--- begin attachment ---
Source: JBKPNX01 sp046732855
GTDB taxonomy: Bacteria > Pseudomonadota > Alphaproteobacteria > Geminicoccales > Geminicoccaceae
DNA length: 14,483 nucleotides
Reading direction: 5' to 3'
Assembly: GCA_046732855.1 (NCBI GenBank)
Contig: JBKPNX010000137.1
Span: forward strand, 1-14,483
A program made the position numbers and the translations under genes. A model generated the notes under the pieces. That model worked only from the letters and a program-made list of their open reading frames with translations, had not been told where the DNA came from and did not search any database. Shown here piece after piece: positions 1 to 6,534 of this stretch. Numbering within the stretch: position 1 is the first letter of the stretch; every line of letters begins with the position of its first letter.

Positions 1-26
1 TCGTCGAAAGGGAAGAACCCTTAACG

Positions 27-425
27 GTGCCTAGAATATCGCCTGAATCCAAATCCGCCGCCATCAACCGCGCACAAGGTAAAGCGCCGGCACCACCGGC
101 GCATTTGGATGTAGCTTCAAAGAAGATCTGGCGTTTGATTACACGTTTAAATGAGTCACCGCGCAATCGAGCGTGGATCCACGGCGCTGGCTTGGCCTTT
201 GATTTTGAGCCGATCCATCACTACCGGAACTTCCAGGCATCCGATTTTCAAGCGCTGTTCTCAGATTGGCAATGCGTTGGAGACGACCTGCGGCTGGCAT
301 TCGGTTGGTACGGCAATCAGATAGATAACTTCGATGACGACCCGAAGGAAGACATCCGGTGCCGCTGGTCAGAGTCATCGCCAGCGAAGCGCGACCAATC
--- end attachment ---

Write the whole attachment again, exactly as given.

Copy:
Source: JBKPNX01 sp046732855
GTDB taxonomy: Bacteria > Pseudomonadota > Alphaproteobacteria > Geminicoccales > Geminicoccaceae
DNA length: 14,483 nucleotides
Reading direction: 5' to 3'
Assembly: GCA_046732855.1 (NCBI GenBank)
Contig: JBKPNX010000137.1
Span: forward strand, 1-14,483
A program made the position numbers and the translations under genes. A model generated the notes under the pieces. That model worked only from the letters and a program-made list of their open reading frames with translations, had not been told where the DNA came from and did not search any database. Shown here piece after piece: positions 1 to 6,534 of this stretch. Numbering within the stretch: position 1 is the first letter of the stretch; every line of letters begins with the position of its first letter.

Positions 1-26
1 TCGTCGAAAGGGAAGAACCCTTAACG

Positions 27-425
27 GTGCCTAGAATATCGCCTGAATCCAAATCCGCCGCCATCAACCGCGCACAAGGTAAAGCGCCGGCACCACCGGC
101 GCATTTGGATGTAGCTTCAAAGAAGATCTGGCGTTTGATTACACGTTTAAATGAGTCACCGCGCAATCGAGCGTGGATCCACGGCGCTGGCTTGGCCTTT
201 GATTTTGAGCCGATCCATCACTACCGGAACTTCCAGGCATCCGATTTTCAAGCGCTGTTCTCAGATTGGCAATGCGTTGGAGACGACCTGCGGCTGGCAT
301 TCGGTTGGTACGGCAATCAGATAGATAACTTCGATGACGACCCGAAGGAAGACATCCGGTGCCGCTGGTCAGAGTCATCGCCAGCGAAGCGCGACCAATC